My school is 28% white, and 21% black. Every student uses the same elevators, the same classrooms, and the same restroom facilities. This was not the case with Linda Brown, in 1951. The black third-grader had to walk for more than an hour over a dangerous railroad switching facility in Topeka, Kansas, when there was another school a few blocks from her house. This school, however, was an all-white school, and had rejected her due to her race. The issue was taken to the Supreme Court, and, on May 17, 1954, a decision was reached, ruling in the Browns’ favor. This decision influenced life today as we know it.
Before the Brown v. Board of Education ruling was put into effect, there were “separate but equal” accomodations and facilities, like schools, as was required by the Plessy v. Ferguson ruling (1896). Also, since 1954, Jim Crow required that blacks and whites live in different neighborhoods, go to separate schools, and ride in different parts of buses, among other things. The Supreme Court’s decision that segragation was a violation of the 14th amendment was the first step towards a long and difficult climb to equality of races, and the end of the “separate but equal” laws.
The ruling helped to start the civil rights movement, and sparked a series of protests that led to the eventual extinction of legal segregation. The following year, the Montgomery boycott gained blacks the right to ride in the front of busses. A few years later, sit-ins at lunch counters led to the civl rights law that prohibited discrimination in public places.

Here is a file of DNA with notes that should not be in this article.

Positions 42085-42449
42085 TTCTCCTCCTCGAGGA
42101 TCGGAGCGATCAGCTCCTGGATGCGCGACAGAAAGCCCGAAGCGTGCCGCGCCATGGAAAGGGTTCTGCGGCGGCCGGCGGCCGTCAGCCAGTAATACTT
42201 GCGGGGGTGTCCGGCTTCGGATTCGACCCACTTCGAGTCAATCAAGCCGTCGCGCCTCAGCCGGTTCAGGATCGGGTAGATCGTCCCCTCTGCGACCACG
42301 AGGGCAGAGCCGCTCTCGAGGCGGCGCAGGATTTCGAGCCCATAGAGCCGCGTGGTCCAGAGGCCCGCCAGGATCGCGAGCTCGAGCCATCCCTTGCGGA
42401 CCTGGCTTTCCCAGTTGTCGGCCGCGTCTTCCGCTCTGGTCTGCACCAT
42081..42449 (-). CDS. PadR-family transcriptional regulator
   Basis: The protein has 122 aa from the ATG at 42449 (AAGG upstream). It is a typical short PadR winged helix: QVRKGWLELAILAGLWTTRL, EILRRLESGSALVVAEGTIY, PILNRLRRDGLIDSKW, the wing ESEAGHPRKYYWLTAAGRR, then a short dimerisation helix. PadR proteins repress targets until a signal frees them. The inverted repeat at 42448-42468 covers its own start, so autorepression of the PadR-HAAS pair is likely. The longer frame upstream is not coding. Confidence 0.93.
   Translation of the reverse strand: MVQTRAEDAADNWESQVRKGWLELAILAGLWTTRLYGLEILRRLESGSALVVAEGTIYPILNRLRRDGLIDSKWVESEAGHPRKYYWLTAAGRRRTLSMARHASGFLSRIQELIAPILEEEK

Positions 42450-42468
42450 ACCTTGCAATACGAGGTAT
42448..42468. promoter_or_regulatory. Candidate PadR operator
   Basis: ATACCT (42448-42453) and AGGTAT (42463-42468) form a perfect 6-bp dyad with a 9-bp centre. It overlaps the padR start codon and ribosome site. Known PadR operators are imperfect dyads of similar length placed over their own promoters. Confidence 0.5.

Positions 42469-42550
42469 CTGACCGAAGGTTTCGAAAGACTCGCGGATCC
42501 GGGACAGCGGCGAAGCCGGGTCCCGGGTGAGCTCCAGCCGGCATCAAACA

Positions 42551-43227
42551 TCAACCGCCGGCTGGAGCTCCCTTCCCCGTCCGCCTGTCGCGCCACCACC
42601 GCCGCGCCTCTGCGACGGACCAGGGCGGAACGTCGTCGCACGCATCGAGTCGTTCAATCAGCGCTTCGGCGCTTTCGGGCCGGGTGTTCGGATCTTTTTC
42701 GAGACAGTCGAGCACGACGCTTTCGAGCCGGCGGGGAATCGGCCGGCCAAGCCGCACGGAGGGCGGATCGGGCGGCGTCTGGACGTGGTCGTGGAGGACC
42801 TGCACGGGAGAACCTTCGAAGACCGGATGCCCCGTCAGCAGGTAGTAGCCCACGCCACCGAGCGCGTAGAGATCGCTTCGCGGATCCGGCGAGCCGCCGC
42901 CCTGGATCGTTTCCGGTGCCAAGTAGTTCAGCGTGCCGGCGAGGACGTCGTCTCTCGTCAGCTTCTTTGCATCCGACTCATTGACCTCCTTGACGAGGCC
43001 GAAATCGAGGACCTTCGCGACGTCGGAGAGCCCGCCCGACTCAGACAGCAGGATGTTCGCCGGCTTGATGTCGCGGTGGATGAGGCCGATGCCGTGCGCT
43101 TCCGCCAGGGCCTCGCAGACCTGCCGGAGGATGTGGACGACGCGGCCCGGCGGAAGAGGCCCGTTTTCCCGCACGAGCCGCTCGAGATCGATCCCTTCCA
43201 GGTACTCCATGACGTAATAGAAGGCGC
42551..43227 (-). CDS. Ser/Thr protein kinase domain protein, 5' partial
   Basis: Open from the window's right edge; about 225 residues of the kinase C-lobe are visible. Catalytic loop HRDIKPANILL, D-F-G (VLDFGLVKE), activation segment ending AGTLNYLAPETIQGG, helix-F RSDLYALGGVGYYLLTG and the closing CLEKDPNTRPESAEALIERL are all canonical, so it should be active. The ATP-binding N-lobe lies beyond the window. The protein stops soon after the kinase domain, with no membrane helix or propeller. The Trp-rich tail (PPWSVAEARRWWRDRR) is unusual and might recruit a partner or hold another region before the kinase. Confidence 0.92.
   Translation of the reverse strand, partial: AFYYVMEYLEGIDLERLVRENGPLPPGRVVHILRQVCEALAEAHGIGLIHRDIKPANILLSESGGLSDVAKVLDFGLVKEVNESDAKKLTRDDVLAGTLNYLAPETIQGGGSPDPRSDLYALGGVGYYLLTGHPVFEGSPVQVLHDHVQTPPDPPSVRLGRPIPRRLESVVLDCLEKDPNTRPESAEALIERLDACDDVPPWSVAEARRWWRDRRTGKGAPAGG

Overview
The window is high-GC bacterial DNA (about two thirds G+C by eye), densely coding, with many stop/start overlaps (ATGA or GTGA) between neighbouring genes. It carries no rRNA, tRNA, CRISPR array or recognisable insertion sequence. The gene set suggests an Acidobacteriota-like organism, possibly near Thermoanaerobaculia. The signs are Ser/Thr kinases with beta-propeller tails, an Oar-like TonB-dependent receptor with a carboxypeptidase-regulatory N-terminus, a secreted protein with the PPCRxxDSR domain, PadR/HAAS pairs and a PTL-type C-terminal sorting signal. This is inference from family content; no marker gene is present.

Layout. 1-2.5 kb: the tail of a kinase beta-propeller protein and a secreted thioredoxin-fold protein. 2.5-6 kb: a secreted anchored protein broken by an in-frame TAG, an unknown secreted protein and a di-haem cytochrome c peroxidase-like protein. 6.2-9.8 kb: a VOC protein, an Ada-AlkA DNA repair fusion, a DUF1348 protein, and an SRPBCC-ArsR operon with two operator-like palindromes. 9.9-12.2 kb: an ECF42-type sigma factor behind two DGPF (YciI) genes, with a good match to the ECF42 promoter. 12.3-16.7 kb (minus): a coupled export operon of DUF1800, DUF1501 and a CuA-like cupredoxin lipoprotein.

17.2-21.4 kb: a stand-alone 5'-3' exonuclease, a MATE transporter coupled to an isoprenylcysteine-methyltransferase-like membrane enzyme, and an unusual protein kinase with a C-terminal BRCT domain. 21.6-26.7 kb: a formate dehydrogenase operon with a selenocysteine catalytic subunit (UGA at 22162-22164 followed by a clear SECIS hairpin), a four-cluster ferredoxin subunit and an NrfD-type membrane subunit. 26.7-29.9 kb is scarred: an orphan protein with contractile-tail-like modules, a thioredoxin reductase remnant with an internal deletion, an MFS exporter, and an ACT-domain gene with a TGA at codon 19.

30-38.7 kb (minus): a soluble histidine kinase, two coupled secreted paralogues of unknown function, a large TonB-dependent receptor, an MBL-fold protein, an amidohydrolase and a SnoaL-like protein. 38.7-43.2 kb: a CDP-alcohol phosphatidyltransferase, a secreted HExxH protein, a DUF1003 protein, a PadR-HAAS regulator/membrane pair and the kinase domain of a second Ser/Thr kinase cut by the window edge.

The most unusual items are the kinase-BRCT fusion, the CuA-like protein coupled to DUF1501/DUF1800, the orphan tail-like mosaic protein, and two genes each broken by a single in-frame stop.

There were, of course, many protests by whites against this civil rights movement, such as in Prince Edward County, Va., which closed it’s schools rather than integrate them. In Little Rock Central High School, Federal troops had to accompany the first blacks to the school. Despite these protests, in 1972 , more than 46% of Black children in the South attended majority white schools.
When the decision for the court case was reached, Thurgood Marshall, who argued the case for the National Association for the Advancement of Colored People (NAACP) predicted that segregation would be gotten rid of in five years. Although it had taken longer than that, the ruling at Brown v. Board of Education paved the way for many changes amd reforms. Today, more than 70% of blacks attend schools in which racial minority groups are the majority.
The Brown v. Board of Education decision influenced today in many ways. Back in the 1950’s, and long before, blacks were seen as inferior and were treated differently than whites and other groups. They were forced to go to seperated public places such as schools, which were supposedly “equal.” After a long struggle, blacks have come a long way. Now anyone can ride in the front of the bus and attend restauraunts, regardless of their race. Today, no child would be forced to walk for over a mile when there is another school about 5 minutes away, just because his or her color and race.